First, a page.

Digital Archaeology and the Science of Cities: some observations on the application of spatial interaction models to the study of Minoan urbanism

Eleftheria Paliou


A grand disciplinary challenge for Digital Archaeology is to increase its impact in society by partaking in a cross-disciplinary dialogue on contemporary issues, and in this way to contribute to advances both in archaeology and in other scientific disciplines. In recent years there is a steady increase in the number of published archaeological works that draw upon developments in contemporary urban geography, and in particular computational and mathematical modelling, to study a variety of past human and urban phenomena, such as settlement evolution, population movement and growth, the transmission of cultural traits, trade, economy and socio-political organisation. Such approaches are often the result of cross-disciplinary collaboration between archaeologists, physicists and urban geographers and have been encouraged by a growing realization that archaeology could constructively contribute to advances in a Science of Cities (Batty 2013), offering an abundance of material evidence against which contemporary scientific theories, concepts and methods can be evaluated and tested across time and space. Some of the methodologies that fall under the umbrella of this urban science, namely Space Syntax methods, have already met many applications in archaeology, while others, for example urban scaling, are only just emerging in archaeological studies.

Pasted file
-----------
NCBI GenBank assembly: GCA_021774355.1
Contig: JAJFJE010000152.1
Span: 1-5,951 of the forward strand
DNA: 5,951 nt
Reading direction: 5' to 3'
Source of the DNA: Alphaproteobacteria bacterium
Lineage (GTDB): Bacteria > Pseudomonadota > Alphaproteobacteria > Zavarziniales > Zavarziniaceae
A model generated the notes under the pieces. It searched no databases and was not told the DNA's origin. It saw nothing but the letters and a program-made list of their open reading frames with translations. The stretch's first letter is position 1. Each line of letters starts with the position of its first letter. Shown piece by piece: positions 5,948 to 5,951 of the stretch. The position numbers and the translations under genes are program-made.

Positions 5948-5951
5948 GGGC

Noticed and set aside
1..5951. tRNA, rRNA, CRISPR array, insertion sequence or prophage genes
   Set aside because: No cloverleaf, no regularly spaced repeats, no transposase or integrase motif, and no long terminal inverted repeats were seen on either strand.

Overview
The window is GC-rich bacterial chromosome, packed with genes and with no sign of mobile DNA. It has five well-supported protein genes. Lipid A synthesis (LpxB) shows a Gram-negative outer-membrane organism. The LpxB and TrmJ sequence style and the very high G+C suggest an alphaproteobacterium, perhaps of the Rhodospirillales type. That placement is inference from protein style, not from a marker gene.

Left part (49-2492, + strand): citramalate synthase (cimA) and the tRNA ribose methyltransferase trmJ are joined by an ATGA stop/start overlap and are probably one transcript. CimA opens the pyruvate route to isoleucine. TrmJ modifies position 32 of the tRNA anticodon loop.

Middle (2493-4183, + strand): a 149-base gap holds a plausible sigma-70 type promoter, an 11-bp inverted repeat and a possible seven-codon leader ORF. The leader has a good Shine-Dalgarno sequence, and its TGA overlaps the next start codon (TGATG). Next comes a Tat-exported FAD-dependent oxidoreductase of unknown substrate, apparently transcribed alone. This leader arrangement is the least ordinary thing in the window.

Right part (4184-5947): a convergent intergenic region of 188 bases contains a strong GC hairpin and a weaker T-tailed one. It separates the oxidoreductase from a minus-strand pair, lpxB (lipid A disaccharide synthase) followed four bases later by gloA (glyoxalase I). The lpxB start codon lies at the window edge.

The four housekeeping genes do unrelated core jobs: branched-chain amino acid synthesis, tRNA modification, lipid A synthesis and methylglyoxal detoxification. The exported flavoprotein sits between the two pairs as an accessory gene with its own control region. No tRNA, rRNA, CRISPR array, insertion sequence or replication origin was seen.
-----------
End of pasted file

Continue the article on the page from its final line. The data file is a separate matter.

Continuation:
This paper will discuss briefly the reciprocal relationship between Digital Archaeology and the Science of Cities before focusing on a particular type of modelling that has attracted much attention in archaeological investigations in the last five years: simulations of spatial interaction that draw from “entropy maximising” approaches. By presenting applications of these models to the study of Minoan urbanism it will discuss the benefits and problems linked to their use in archaeology at various spatial scales.
Batty, M. 2013, The New Science of Cities, MIT press.